A team of university and industry researchers in the Netherlands and France have developed a new handheld probe that offers powerful new imaging capabilities to doctors. The device has been discussed in a recent paper published in The Optical Society's (OSA) open-access journal Optics Express.
The project is the result of collaboration between the University of Twente and three European companies: ESAOTE Europe, a maker of medical diagnostic systems; Quantel, a maker of solid state lasers; and SILIOS Technologies, a maker of optical components.
The handheld probe combines two imaging modalities: ultrasound and photoacoustics. While ultrasound is a widely used imaging technique, photoacoustics is still relatively new, and is slowly making its way toward widespread clinical application. One important advantage of the photoacoustic technique is that it reveals important medical information that other imaging techniques cannot. This includes the presence of molecules like haemoglobin and melanin and the sub-millimetre structure of networks of blood vessels several centimetres beneath the skin. In addition, photacoustics, when combined with spectroscopic measurements, can quantify haemoglobin oxygen saturation within single vessels thus providing important metabolic information.
However, despite these benefits, photoacoustic systems are not used widely because of cost and size limitations. These are the type of hindering factors that the research team is trying to overcome with this new development.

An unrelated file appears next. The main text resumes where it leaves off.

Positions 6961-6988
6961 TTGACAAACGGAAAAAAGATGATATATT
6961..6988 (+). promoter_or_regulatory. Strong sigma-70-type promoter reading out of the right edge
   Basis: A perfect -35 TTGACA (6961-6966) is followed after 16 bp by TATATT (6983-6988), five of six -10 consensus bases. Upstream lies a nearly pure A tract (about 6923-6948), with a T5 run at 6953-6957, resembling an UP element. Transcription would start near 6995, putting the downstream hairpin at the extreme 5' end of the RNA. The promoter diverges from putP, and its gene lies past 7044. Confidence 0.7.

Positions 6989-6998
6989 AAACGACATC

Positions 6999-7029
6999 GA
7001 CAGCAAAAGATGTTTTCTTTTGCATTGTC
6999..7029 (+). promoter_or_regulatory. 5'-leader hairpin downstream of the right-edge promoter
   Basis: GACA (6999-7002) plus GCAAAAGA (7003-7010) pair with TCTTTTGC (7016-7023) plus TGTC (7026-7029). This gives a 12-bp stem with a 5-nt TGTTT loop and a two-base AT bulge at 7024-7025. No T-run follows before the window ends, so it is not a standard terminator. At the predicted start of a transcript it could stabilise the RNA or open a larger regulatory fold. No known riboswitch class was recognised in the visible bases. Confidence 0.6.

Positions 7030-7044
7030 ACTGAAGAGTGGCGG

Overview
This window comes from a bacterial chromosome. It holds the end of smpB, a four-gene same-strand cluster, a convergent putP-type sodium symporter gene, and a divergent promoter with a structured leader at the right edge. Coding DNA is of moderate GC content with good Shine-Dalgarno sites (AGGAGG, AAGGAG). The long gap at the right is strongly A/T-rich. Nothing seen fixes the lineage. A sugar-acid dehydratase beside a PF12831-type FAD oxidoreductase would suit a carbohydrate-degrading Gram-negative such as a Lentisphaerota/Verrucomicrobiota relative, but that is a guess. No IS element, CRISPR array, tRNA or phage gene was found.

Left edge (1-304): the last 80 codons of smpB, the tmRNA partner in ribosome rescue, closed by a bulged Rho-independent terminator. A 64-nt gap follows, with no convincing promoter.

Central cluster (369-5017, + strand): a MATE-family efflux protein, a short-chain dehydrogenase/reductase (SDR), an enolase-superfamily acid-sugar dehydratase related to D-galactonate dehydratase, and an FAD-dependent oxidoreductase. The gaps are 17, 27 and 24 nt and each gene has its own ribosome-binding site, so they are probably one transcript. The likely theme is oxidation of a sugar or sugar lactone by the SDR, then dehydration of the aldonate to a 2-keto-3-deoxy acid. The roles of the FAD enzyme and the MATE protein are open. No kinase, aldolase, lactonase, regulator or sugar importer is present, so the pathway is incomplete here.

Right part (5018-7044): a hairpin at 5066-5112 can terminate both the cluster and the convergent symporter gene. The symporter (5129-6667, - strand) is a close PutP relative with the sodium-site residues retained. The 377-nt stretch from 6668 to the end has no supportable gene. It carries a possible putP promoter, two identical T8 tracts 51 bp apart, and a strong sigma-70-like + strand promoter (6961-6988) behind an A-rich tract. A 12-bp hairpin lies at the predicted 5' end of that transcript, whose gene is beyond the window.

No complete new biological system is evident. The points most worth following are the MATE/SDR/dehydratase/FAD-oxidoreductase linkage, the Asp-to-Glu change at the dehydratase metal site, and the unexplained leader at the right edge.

The team has designed an ultra-compact laser based on an efficient and inexpensive laser diode. Multiple diodes were stacked to increase the power. The device has carefully designed optical elements in the shape of a laser beam that generates pulses with energies that are higher than ever achieved before with the diode technology.
Khalid Daoudi, a researcher in the Biomedical Photonic Imaging Group at the University of Twente in the Netherlands points out that diode lasers can provide many laser pulses per second, which allow real time imaging, a major advantage of the new system. Another advantage is that the new compact imaging system can be transported easily between rooms in a clinical setting.
The device has been tested in different types of phantoms and in a healthy human finger joint. The research team is currently working with a European consortium of industrial and academic partners so that they can take this new innovation to the commercialisation phase.
Currently, the system operates at a single wavelength in the near infrared but the team plans to further expand the design to multi-wavelength imaging. Some of the key targeted applications include burn wounds, cardiovascular disease, oncology and rheumatoid arthritis in finger joints.
Source: The Optical Society
Image Credit: Pim van den Berg/Khalid Daoudi